For years, he could only watch & dream as his brother played hockey; how he's now able to play himself!

MILWAUKEE -- For years, he watched from the stands, wishing he was one of the kids playing hockey on the ice. Now, at 13 years old, Andy Rios is getting the chance, thanks to his dad and his brother.

When Rios is on the ice at the Wilson Park Ice Arena...there's a pretty good reason for the big smile he wears behind his mask.

"You can see that he feels very good about what he's doing," Juan Rios said.

"The wind blows through you. The invigoration, the feeling of just being on the line," Andy Rios said.

Andy Rios

Juan Rios

"He likes the idea that he's able to move -- just simply sitting there getting the forced air into his face -- he's actually out there doing the movement and he feels the physical activity. He likes it," Juan Rios said.

"I could not have imagined it, even though I skated a lot. I could have never imagined it being so invigorating!" Andy Rios said.

For years, unable to play, Andy watched his younger brother Josh on the ice -- in the stands with his dad, Juan.

Andy Rios

"Andy's sitting out here in the stands and he's cheering and everything. And at the end of the game he'll go and congratulate his brother and the brother says 'when is your turn? When are you going to do it?'" Juan Rios said.

Andy's turn would come soon after Josh's team won a state championship.

"When Josh won a championship, I'm like challenge accepted," Andy Rios said.

"We decided to get him some skates. Next thing you know, he's out there trying it. I cannot feel any more proud of him than I do right now," Juan Rios said.

Andy Rios has Asperger's Syndrome. There was no hockey program in the Milwaukee area for children with developmental disabilities.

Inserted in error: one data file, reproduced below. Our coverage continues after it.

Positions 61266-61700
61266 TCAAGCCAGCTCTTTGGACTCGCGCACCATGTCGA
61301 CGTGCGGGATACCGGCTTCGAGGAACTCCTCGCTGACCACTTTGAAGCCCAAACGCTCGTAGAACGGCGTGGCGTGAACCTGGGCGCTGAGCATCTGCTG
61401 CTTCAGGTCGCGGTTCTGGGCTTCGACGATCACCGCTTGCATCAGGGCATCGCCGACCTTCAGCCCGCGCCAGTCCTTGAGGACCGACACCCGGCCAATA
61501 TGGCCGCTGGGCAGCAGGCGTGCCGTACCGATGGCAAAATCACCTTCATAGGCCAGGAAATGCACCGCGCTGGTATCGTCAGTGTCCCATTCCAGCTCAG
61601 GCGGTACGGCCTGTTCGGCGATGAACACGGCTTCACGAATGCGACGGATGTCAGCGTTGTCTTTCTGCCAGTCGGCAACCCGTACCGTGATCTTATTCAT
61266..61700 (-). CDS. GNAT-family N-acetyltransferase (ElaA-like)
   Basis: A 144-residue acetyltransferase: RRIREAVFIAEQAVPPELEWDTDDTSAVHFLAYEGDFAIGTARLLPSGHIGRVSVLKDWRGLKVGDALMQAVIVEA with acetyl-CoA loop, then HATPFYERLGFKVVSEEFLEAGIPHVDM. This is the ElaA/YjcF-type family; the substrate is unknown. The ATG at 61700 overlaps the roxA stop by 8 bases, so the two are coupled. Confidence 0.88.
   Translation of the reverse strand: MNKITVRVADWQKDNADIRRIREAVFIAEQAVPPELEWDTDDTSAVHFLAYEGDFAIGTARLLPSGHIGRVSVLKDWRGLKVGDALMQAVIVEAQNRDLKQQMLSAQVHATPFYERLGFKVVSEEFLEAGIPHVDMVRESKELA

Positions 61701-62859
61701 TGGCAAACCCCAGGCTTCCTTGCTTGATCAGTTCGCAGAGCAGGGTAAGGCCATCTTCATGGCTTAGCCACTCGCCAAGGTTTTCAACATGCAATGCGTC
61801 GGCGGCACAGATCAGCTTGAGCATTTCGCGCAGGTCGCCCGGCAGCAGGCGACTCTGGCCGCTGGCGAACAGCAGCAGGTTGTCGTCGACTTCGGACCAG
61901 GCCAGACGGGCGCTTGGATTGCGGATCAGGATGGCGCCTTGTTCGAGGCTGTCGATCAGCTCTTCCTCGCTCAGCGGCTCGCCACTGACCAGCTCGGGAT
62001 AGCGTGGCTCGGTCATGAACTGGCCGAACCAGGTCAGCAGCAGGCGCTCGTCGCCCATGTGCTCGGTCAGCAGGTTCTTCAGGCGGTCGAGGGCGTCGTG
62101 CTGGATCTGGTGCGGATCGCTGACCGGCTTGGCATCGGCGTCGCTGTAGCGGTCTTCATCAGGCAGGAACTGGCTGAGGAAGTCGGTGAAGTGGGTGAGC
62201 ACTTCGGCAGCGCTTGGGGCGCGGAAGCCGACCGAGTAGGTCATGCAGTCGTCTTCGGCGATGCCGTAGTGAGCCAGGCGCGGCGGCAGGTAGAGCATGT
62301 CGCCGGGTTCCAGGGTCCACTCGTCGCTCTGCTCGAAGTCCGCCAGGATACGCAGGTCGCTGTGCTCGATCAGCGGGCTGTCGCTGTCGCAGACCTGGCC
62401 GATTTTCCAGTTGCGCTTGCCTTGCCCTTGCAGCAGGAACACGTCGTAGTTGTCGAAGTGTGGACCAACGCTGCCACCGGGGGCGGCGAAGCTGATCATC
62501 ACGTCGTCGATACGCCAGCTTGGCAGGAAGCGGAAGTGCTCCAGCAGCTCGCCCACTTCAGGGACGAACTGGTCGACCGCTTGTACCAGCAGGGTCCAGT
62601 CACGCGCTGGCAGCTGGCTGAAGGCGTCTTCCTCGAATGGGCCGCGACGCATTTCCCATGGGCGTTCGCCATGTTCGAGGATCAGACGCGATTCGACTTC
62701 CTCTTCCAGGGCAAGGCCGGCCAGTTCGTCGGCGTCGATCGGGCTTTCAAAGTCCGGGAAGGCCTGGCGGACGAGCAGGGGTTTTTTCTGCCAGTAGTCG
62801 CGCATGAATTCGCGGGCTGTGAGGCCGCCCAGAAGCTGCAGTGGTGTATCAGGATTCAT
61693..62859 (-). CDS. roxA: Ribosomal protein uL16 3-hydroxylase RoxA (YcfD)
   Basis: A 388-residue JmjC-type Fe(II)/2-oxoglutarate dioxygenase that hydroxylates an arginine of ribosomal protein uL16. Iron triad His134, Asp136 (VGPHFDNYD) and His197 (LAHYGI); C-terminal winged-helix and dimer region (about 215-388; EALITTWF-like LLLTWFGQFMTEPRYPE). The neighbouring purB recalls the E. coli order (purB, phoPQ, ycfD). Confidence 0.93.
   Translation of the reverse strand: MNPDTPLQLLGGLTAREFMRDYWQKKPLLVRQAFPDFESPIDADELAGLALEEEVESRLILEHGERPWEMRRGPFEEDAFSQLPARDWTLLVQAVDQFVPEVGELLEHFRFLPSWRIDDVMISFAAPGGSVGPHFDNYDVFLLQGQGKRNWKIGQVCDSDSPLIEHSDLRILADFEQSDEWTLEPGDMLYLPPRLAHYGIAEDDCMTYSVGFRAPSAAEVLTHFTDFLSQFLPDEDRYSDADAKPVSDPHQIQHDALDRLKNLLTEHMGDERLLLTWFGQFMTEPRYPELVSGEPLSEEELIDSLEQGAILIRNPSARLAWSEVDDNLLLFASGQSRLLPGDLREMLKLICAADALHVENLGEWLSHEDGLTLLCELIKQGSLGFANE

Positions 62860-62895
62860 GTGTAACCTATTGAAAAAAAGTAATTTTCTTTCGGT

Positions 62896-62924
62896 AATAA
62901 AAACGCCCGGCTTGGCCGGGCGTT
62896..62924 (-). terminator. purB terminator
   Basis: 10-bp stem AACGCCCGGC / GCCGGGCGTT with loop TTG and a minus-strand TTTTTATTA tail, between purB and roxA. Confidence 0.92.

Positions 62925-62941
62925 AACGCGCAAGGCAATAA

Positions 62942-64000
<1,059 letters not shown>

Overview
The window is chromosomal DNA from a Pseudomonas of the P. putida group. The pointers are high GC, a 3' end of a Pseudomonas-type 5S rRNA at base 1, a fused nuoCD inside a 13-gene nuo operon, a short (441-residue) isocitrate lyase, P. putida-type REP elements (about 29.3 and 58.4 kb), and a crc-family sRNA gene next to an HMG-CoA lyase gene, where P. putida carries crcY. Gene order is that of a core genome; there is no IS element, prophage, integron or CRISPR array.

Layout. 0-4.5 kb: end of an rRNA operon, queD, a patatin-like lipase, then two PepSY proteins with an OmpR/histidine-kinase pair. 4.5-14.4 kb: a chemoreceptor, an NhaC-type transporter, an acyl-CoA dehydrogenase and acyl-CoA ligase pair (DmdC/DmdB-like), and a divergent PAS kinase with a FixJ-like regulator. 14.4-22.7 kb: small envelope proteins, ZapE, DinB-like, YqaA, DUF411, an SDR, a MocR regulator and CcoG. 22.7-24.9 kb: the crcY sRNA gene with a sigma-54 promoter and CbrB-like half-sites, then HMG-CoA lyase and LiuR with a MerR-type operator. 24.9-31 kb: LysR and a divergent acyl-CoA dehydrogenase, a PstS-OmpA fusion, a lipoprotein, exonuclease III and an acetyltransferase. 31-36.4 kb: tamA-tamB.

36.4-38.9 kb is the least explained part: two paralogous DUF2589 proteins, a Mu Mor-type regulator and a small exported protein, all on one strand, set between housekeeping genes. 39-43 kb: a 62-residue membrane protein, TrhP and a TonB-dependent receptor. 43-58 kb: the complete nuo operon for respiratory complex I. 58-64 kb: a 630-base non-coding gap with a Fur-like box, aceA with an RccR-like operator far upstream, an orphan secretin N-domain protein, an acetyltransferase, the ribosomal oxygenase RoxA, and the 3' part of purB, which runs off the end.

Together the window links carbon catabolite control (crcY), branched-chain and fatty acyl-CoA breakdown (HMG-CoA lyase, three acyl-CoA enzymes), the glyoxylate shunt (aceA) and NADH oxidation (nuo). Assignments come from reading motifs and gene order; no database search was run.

"I started checking around and was talking to one of our coaches and I said 'is there something we can do?' He said, 'well, let's find out,'" Juan Rios said.

After contacting USA Hockey and the American Special Hockey Association, things quickly changed.

Andy Rios

"They really emphasize children with developmental disabilities like Asperger's, Autism, Down syndrome. They said 'no -- we don't have a team for you in Milwaukee. Would you like to start one?' So we decided to go ahead and start it," Juan Rios said.

And finally, Andy Rios, a long-time hockey fan, has become a hockey player -- as the "Southeast Wisconsin Association for Special Hockey," or SWASH was born.

"It's going to help him build his confidence. It's teaching him responsibility. It's teaching him the whole idea that he has to work with other kids, you know, as a team. Asperger's children, as a rule, they tend to be very individualistic. It's teaching him he has to work with others and has to depend on others and help others. And he loves that," Juan Rios said.

"It means a lot to me and I know that he loves me," Andy Rios said.

Andy is now enjoying a new connection with his brother, Josh.

"He may have some competition in the future. So look out brother!" Andy Rios said. "Just looking at Josh, I could tell how you would skate. And I actually got better just by playing, just by playing my first game. And it was all thanks to my brother."

Andy and Josh Rios

"The fact that we got him here now doing this, it's awesome. It is really awesome," Juan Rios said.

There is a SWASH "try special hockey for free" event on Saturday, April 30th at Wilson Park.

Andy Rios

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